The Quiet Danger: Controlling Rabies through Trapping

by | May 10, 2024 | Rabies Alert | 0 comments

On a seemingly ordinary day near the creek on Skinners Turn Road, nature’s unpredictable side was unveiled when an otter, possibly defending her pups or infected with rabies, attacked two individuals. This alarming incident, reported by the Calvert County Health Department and Sheriff’s Office on March 5, 2024, served as a stark reminder of the fragile coexistence between humans and wildlife.

Following this, on March 14, 2024, a discovery further intensified concerns: an otter in the same creek was found dead and tested positive for rabies, marking a rare case of infection in such species, likely transmitted by a raccoon. This revelation brought to the forefront the enduring presence of rabies within the raccoon population across Maryland and the broader mid-Atlantic region.

The incident in Calvert County is more than a cautionary tale; it underscores the indispensable role of trapping in wildlife management, especially in controlling vector species responsible for the spread of diseases like rabies. Trapping, a practice often veiled in controversy, emerges as a vital tool in our arsenal against the invisible menace of zoonotic diseases, of which rabies is among the most feared due to its nearly 100% fatality rate once symptoms appear.

 The Importance of Rabies Control

Rabies remains a persistent threat in many parts of the world, with wildlife acting as reservoirs for the virus. The control of vector species—animals capable of transmitting the virus to humans and other animals—is crucial in reducing the spread of this deadly disease. Trapping plays a pivotal role in this endeavor, allowing for the monitoring, study, and culling of populations to maintain ecological balance and public health safety.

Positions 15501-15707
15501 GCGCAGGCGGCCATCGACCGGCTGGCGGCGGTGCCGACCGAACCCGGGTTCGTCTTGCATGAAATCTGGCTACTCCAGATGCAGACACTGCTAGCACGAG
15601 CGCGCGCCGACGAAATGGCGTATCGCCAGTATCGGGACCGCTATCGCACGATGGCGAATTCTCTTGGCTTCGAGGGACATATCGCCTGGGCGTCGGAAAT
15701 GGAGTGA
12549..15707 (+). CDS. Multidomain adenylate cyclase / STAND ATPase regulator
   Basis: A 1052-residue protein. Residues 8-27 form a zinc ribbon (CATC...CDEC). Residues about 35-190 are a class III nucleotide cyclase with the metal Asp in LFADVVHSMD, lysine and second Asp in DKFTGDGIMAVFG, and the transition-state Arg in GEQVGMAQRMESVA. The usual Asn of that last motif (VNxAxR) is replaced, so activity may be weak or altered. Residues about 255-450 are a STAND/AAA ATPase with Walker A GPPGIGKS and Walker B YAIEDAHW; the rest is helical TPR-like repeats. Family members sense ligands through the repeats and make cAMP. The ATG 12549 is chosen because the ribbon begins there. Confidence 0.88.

Trapping as a Tool for Vector Species Management

Effective trapping programs are essential for identifying areas with a high risk of rabies transmission. By targeting vector species, such as raccoons, skunks, and red foxes, trappers help manage these animal populations. Trapping also allows wildlife management professionals the ability to intervene in a timely manner, by removing infected animals to help prevent outbreaks. Moreover, trapping provides valuable data for ongoing rabies research and control strategies, contributing to our understanding of virus dynamics in wildlife populations.

 The Calvert County Incident: A Case Study

The otter attack and subsequent rabies confirmation in Calvert County serve as a real-world example of the unpredictable nature of zoonotic diseases and the necessity for vigilant wildlife management. It illustrates not only the potential danger posed by even seemingly benign wildlife but also the importance of community awareness and cooperation in reporting unusual animal behavior.

 Forward Steps: Domestic Pet Vaccination and Awareness

Beyond trapping and surveillance, the fight against rabies involves a multifaceted approach, including vaccination programs for domestic pets and, in some cases, wildlife. Public education campaigns are also critical, informing communities about the risks associated with wild animals and the importance of maintaining a safe distance.


The quiet waterways and wooded areas of Calvert County, like many regions across the country, are a reminder of the wild’s unpredictable nature. The recent rabies case underscores the significance of trapping and vector species management as part of a comprehensive strategy to control this fatal disease. As we navigate the challenges posed by our coexistence with wildlife, the lessons learned from incidents like the one on Skinners Turn Road highlight the importance of vigilance, cooperation, and respect for the natural world in preventing the spread of diseases like rabies.